Gunther smiled at the pretty she-elf and offered her his ginger snap cookie.
Her clear blue eyes grew round as ping pong balls, the silver bells on her pointed red hat
tinkled as she trembled, and her pouty rosebud lips quivered. At last, she let out a scream so
high pitched and supersonic, it caused a small avalanche a mile away.
Her breath was peppermint and vanilla cake. She swatted the cookie into the snow and
ran towards her friends that had stopped their birdlike chattering to stare at Gunther in horror.
He looked sadly down at the broken cookie. “Thanks a lot,” he mumbled under his breath.
His silvery-grey horns felt as if they weighed a thousand pounds. They did not, they
were small, and only just starting to corkscrew, like the impressive one-and-a-half foot horns of
his father, the Krampus. His goat shaped face was dark with a soft coating of grey fur. Someday
it would be black, shaggy, bearded and warm. Gunther’s hair was only shoulder length and not
thick enough to keep him warm in the below freezing atmosphere, so he wore a long wool
cap, with holes for his growing horns. He had asked his mother for a red cap, but she had made
it black. Just like all his other clothes. The only thing he had in common with the elves were his
long-pointed ears…except, his were covered in black fur.
He sighed. When he opened his mouth, his long red tongue uncurled to his navel. He
bent and licked the sugar-coated cookie bits like a devilish anteater. The group of four pretty
elves laughed and pointed, and soon all the elves in the playground joined in.
The bell rang, Gunther waited until all the elves were inside the school.
He plodded through the snow on woolly black goat legs, his black hooves dragging.
He was lonely.
He slunk into his seat in the back of the classroom. The teacher was an elderly elf in a
long red wool dress with white hair cut into a bob. She came to him, peering over silver wire-
framed pince-nez, with hands on her narrow hips, “Gunther! Did you smile at Penelope?”
“Look at me when I’m speaking to you, young demon.”
Gunther looked up. His strange black eyes had red irises. Miz Poppinsmith involuntarily
took a step back. She said, “Oh Gunther, you are truly scary to behold. When you smile, birds
fall dead from the trees of heart attacks, and black bears turn white. Please refrain from
frightening the other children.”
After school, Gunther walked home alone as usual. At least Christmas vacation started
the next day.
His mother, a good witch of exceptional beauty, detected immediately the sadness in her
son. She bent to hug him, her long, honey-colored hair brushed his face, it smelled of pine and
lemons. She kissed his cheek and offered him a warm sausage popover, fresh from the oven.
Her pale oval face was flushed at her high cheekbones, her full red lips smiled. The only
inhuman thing about her were her eyes. They were as big as doe eyes, but solid black as onyx.
She had given up her Nordic blue ones as a dowry to Gunther’s Grandpa Mephisto.
Gunther didn’t want to talk about school because there was nothing he could do about his
growing frustration. Besides, his parents loved that he was scary. The longer his pointy white
teeth grew, the broader his spine-chilling grin.
“Is Uncle Santa coming for supper?” He asked before Yursa could enquire about his
abnormally long face. Sausage popovers were Santa’s favorite.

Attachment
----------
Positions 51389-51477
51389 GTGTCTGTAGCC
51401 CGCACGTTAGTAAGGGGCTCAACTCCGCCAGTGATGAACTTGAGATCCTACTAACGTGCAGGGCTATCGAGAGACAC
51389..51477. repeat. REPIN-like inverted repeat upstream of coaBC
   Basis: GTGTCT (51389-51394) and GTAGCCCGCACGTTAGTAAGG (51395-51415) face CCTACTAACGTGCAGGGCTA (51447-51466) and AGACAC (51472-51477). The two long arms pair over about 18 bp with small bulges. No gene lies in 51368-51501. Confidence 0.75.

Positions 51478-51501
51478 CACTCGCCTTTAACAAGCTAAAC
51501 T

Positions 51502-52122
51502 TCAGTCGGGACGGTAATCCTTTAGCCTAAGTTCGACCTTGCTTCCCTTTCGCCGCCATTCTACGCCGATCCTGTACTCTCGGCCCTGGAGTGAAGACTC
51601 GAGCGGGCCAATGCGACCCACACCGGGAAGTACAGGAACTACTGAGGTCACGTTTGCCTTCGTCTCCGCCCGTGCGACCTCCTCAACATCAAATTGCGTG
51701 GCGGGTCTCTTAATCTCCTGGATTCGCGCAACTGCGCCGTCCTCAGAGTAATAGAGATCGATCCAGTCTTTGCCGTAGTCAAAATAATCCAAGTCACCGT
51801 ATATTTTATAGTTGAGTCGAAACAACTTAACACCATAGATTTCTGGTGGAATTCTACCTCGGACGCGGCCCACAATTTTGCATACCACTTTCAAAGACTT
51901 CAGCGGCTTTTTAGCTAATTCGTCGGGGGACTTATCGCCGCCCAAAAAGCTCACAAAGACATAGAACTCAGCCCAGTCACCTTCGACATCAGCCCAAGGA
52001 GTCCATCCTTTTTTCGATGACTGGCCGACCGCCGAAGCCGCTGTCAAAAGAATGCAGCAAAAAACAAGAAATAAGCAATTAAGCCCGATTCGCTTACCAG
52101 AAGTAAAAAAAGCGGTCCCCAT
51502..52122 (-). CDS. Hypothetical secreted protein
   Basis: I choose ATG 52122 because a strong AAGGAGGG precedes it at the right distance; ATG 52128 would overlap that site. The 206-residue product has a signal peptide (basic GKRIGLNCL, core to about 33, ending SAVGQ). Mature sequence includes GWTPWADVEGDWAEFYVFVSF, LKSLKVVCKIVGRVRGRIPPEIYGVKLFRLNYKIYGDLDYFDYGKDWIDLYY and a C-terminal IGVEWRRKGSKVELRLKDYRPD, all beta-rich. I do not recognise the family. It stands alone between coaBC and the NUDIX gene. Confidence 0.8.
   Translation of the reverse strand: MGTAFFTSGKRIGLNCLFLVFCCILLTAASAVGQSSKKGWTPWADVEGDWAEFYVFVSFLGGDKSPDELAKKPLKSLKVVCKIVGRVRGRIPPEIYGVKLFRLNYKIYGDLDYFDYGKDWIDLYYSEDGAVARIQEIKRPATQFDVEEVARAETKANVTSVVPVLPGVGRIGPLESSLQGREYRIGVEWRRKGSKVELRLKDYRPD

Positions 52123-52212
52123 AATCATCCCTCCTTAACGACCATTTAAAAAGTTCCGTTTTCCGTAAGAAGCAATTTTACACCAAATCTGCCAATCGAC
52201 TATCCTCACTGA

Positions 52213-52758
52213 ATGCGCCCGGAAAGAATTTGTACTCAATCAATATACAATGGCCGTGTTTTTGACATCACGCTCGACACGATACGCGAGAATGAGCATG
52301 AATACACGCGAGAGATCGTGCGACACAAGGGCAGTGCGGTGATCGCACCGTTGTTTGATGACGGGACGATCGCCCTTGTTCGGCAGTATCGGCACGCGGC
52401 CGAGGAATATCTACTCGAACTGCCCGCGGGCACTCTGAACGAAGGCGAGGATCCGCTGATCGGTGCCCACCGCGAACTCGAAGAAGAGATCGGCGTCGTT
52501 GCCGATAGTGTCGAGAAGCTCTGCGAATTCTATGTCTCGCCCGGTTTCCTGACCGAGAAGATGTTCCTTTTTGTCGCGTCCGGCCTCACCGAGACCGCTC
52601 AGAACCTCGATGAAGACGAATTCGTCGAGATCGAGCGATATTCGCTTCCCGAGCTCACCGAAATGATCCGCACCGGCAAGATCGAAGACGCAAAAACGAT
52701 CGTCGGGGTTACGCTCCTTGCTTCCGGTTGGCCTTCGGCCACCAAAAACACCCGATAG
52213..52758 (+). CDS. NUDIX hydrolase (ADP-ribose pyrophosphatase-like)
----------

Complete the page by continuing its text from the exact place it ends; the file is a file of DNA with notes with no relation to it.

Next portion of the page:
“Yes, my sweet. Uncle Santa is bringing your father the naughty list. “
Santa Klaus and Gunther’s dad, the Krampus, had been childhood friends who grew up
and into their stations in life, each one helping the other. Uncle Santa rewarded good children
with gifts and treats, Krampus beat the naughty with sticks. It was only a rumor that he sent
them to Hell, Grandpa Mephisto would prefer the little monsters grow up in the world to be big
monsters. The rumor that his dad sometimes ate the bad children was unfortunately true. But
only the ones Yursa divined would grow to become psychotic, depraved killers or torturers of
innocent, kind animals.
“He’s early.” Said Gunther.
“Apparently there is a sweet creature in danger at the hands of very bad children up
north, between Sweden and Iceland.”
“The Vikings again?”
“Dad will be pleased.”
Gunther heard stories of the Viking children. They were encouraged to torture and
slaughter and steal from the Europeans that had worked hard for their farms and lands and
Santa and Krampus sat by the fire, smoking after dinner pipes that smelled of sweet
cloves and burnt leather. They sipped amber cognac from cut crystal glasses. Yursa reverently
placed her crystal ball on the polished cedar table in their center.
Gunther sat at the kitchen table, pretending to read a storybook. He peaked
surreptitiously through his shaggy, black bangs, at the adults staring into the glass sphere. From
where he sat, he could see whisps of swirling milkiness and the spangles of city lights or stars.
Krampus called over to his son, “Gunther, you’re old enough to help your old man this year.”
Gunther looked up, startled. “Really Dad?” He smiled broadly. His mother beamed
at him, so proud. His furry ears perked straight up and vibrated like tuning forks.
“Yes, while I am punishing the wickeds, you will have a job, an important one, for
Yursa said, “Come Gunther, look into the ball.”
Gunther gracefully pranced over, his hooves tappity-tapped on the wood floor and
thumped softly over the wool rug.
Yursa pointed into the ball and before his eyes, the celestial scene parted, the shimmering
mist swirled away, and he looked upon a terrible scene. A group of four leather clad children, in